In my previous blogs, I have spoken extensively about the health benefits of tai chi, also known as taijiquan, but there’s more than just health benefits. As many people know, martial arts have many lessons to teach us. These lessons not only transform the mechanics of our movements but they also instill life lessons.
Sometimes, we may not notice the transformative effects of these tai chi philosophies until a few years into the practice. So, let’s review some of the key advanced concepts of tai chi. Learning tai chi well means we aim to learn and master these concepts which will not only advance our mastery of tai chi but it will also permeate our lives.
Internal Discipline and Focus
Like other martial arts, tai chi also teaches discipline. It’s not an external discipline like most of the other martial arts but an internal discipline of movement. Unlike other external martial arts, tai chi requires a quiet self-discipline, there is no one shouting or pushing you to go beyond your limits. Instead, we dig deep inside your own mind and body to find the focus and inner strength to achieve the requirements of the tai chi moves.
The internal discipline of tai chi means movements start from the core of the body which is the spine and abdomen. Intentionally being able to move from the core often looks too subtle to mean anything to the untrained eye. However, after years of practice, a tai chi practitioner will use internal discipline to generate stretches and an intense flow of energy which will result in powerful movements which are deceptive looking.
The real world benefits of effectively harnessing our internal power results in not only effective martial arts performance but also improved health for the body and improved sports performance.
The Balance of Yin and Yang
One of the key principles of tai chi is the balance of Yin and Yang in our posture, stances and all movement. This balance is not just a point in time or a certain move or a certain posture. It is the constant attention to maintaining balance in your whole body through every single movement. When you find this balance, movement will feel effortless.
It’s the balance between hard and soft as well as external and internal. We typically go from being unrelaxed with muscles tensed to learning how to achieve a balance of both relaxed / soft external muscles and engaged / strong internal muscles. Most of us find it more difficult to achieve relaxed muscles. It takes work to realize we are contracting our muscles unnecessarily. We often lose our balance because we are unaware of muscles which are over extended or moving our centre away from our core.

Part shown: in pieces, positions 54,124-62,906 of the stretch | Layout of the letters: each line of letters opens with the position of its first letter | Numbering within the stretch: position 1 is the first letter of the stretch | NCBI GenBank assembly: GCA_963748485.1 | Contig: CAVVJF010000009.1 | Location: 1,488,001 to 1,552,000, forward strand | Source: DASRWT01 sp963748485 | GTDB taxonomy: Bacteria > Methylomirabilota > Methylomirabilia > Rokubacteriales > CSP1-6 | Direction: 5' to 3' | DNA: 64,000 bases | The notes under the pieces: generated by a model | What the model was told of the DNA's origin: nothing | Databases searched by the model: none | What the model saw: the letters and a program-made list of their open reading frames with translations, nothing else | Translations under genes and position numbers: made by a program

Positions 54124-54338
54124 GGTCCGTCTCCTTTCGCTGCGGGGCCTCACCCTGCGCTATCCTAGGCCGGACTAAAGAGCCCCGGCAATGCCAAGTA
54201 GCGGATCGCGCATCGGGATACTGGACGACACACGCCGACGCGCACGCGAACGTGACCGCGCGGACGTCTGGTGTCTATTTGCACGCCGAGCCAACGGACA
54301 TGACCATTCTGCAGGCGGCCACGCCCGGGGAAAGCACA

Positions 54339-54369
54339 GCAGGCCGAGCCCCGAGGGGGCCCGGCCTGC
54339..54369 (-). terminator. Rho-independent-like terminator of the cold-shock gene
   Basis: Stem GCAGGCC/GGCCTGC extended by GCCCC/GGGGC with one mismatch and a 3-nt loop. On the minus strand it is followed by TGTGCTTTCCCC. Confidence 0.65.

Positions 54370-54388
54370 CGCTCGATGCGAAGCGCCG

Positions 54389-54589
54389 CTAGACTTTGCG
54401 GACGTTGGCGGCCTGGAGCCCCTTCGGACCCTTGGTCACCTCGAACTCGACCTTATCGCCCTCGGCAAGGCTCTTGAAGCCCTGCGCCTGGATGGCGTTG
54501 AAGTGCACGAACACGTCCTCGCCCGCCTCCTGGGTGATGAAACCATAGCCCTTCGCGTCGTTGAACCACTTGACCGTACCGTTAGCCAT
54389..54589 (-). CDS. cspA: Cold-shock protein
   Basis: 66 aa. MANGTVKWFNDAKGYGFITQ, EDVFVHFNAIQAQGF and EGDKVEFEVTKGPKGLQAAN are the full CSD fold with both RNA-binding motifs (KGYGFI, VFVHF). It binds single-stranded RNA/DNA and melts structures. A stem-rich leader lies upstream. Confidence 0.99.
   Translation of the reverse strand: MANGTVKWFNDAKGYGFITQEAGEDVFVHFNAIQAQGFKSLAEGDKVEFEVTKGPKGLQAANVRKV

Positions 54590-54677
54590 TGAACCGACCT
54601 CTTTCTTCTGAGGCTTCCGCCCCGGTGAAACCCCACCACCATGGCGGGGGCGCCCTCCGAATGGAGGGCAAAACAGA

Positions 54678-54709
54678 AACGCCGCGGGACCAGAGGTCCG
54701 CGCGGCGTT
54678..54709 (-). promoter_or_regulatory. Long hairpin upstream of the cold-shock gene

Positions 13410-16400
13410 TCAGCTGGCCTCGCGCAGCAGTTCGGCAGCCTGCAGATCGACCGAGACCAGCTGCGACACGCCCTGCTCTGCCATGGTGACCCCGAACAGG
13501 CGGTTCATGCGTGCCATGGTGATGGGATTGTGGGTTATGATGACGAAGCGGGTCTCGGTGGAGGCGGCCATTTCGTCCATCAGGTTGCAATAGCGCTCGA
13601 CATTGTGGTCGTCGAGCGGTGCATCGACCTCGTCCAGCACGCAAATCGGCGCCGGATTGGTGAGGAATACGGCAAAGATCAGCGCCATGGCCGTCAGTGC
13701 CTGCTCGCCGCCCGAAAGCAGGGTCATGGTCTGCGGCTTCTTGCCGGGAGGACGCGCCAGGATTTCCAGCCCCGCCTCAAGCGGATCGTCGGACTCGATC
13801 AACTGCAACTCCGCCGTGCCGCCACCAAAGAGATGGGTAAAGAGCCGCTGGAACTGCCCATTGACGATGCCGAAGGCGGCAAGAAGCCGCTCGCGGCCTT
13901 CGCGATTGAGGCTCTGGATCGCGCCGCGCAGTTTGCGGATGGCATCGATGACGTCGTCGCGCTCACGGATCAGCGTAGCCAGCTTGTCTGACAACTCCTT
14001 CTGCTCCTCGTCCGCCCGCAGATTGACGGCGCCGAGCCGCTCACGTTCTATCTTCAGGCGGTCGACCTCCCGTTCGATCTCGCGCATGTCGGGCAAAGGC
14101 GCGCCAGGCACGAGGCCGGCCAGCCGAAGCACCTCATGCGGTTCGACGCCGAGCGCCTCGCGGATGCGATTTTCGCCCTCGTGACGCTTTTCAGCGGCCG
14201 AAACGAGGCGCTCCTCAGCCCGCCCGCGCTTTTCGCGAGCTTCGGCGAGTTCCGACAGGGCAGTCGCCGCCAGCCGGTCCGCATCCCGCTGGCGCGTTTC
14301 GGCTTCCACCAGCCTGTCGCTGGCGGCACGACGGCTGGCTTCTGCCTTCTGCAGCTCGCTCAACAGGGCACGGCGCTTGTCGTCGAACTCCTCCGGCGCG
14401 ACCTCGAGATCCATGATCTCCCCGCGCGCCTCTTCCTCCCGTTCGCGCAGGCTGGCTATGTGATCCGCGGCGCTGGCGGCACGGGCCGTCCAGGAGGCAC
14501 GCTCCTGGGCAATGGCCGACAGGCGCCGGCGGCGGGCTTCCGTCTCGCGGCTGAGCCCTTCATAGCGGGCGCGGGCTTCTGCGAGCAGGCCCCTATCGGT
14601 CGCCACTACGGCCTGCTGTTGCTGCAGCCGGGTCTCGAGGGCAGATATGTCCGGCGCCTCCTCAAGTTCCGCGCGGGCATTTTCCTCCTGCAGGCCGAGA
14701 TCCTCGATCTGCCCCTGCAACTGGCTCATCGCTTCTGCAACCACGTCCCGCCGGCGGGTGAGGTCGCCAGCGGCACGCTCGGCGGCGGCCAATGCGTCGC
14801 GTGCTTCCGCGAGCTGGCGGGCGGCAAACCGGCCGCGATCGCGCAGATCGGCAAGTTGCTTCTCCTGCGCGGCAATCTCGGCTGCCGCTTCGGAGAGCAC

As we master our awareness of how we occupy space with our bodies, we will gradually move from having our centre of balance all over the place to an effortless yin yang postural balance around our dantian or core almost all the time. When we are able to manage the combination of strong, engaged internal postural muscles with relaxed external movement muscles, we will be able to better reduce the stress our body experiences.
Reduced stress is one of the benefits of balance and understanding yin yang within our tai chi movements as well as body.
Tai Chi Elasticity
The principle of elasticity in tai chi allows us to harness the power of our bodies. This principle is known as “peng jing”. To achieve elasticity, the prerequisite is to be supple or flexible.
Just like the bow and arrow, the power of the arrow comes from the elasticity of the bow to launch the arrow forward much further than the bow itself would flex. Another more Canadian example is the hockey stick with its ability to flex to propel a hockey puck further and faster than just the strength of the hockey player’s power due to the elasticity of the materials of the stick’s shaft.
Tai Chi training involves developing just the right amount of flex in our body to maximize power in our movements. In life, being flexible does not mean you are weak. Instead, it can be a sign of hidden strength. If you apply this principle in how you interact with others or situations, it can have a profound impact on your life.
The key is to have the right amount of flexibility. Be too accommodating and you are a pushover. Be too inflexible and you are rigid and breakable. To acquire the right amount of flexibility in dealing with people or situations means taking a look at the big picture. Similar to how we achieve elasticity in tai chi, it must be presented as a whole and not as isolated parts of the body.
Success in Life as in Tai Chi is a Life Long Journey
The joy of learning tai chi is in the journey, not the destination. Sometimes the discoveries in tai chi are subtle and other times it can be enlightening. For me, all the discoveries are fulfilling and joyful. The personal growth and development from tai chi practice have always been a combination of physical, mental as well as emotional.
Too often, we live our lives trying to go somewhere instead of remembering to enjoy the moments as well as the companions who accompany us on that journey.